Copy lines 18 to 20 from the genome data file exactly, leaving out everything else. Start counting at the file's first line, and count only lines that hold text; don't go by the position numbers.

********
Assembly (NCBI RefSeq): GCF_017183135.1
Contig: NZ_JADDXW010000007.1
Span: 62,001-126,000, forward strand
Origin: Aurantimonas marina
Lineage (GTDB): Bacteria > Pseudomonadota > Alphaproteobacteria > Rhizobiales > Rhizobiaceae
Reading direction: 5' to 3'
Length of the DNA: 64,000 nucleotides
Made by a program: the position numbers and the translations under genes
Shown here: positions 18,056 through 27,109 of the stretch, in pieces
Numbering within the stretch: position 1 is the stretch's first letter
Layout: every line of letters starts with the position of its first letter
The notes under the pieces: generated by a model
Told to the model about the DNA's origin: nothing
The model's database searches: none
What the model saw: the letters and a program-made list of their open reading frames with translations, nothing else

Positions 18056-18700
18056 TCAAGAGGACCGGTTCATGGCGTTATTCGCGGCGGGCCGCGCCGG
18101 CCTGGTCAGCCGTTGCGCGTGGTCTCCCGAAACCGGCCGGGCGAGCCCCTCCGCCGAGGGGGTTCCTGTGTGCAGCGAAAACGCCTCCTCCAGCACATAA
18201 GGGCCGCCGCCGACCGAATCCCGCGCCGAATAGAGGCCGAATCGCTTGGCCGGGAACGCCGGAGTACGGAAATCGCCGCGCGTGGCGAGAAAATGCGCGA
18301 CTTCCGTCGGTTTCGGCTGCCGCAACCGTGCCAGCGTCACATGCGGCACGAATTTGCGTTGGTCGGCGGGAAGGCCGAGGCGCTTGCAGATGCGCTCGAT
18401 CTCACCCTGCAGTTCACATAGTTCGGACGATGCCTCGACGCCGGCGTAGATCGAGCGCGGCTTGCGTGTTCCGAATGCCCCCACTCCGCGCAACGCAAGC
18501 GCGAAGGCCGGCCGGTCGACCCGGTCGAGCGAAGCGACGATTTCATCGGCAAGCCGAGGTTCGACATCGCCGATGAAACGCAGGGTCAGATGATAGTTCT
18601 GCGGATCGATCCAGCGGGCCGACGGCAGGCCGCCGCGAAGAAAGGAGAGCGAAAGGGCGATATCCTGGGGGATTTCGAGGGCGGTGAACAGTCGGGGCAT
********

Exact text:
18101 CCTGGTCAGCCGTTGCGCGTGGTCTCCCGAAACCGGCCGGGCGAGCCCCTCCGCCGAGGGGGTTCCTGTGTGCAGCGAAAACGCCTCCTCCAGCACATAA
18201 GGGCCGCCGCCGACCGAATCCCGCGCCGAATAGAGGCCGAATCGCTTGGCCGGGAACGCCGGAGTACGGAAATCGCCGCGCGTGGCGAGAAAATGCGCGA
18301 CTTCCGTCGGTTTCGGCTGCCGCAACCGTGCCAGCGTCACATGCGGCACGAATTTGCGTTGGTCGGCGGGAAGGCCGAGGCGCTTGCAGATGCGCTCGAT